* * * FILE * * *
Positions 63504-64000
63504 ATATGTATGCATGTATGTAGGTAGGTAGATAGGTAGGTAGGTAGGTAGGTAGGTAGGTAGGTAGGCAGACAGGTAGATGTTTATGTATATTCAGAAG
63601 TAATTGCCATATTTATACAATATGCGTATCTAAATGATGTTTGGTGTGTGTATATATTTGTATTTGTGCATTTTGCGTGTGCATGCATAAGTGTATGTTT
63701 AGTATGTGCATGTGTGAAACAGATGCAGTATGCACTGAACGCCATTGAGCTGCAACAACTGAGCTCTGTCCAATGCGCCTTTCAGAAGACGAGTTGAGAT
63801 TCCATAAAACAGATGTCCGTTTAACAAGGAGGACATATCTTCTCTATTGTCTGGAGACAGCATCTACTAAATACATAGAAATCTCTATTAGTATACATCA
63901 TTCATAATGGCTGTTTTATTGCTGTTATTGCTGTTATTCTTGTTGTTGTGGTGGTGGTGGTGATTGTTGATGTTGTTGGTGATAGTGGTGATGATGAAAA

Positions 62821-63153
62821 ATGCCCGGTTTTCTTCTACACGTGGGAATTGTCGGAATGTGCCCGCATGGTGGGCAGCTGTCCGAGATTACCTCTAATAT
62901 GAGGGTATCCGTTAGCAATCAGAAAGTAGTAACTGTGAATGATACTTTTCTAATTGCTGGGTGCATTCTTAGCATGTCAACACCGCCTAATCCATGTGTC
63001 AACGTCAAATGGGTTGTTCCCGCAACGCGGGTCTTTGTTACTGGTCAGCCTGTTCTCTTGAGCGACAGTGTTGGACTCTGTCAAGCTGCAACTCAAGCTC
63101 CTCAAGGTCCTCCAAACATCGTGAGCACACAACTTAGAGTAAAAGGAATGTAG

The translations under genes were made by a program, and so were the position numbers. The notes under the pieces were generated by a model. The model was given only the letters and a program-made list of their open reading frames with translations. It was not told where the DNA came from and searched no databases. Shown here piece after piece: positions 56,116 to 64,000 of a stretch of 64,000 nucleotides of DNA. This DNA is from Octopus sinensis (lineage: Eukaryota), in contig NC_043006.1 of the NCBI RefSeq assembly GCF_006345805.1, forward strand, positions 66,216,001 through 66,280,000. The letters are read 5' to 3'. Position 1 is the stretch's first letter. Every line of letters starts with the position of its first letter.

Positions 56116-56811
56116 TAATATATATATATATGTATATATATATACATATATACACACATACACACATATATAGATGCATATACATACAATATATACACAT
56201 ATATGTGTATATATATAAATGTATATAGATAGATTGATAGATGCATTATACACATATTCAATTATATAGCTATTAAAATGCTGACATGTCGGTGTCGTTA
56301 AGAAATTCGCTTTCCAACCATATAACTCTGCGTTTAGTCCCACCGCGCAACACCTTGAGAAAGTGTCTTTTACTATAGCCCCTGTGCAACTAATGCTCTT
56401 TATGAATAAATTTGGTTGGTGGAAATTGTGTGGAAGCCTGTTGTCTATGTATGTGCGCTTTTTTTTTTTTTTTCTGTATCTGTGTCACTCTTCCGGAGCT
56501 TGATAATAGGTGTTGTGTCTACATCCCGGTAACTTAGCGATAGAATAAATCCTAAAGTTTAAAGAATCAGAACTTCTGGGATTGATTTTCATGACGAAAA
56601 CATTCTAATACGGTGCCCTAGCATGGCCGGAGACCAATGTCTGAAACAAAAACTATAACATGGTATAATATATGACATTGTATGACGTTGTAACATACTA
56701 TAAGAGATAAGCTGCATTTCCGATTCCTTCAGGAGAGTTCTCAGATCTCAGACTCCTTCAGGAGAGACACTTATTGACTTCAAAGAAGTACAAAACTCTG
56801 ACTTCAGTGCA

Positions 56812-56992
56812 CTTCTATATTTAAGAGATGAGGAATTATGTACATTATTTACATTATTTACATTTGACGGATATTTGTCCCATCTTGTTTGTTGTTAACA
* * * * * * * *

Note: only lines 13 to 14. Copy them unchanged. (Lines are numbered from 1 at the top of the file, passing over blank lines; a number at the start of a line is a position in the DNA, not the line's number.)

Positions 56116-56811
56116 TAATATATATATATATGTATATATATATACATATATACACACATACACACATATATAGATGCATATACATACAATATATACACAT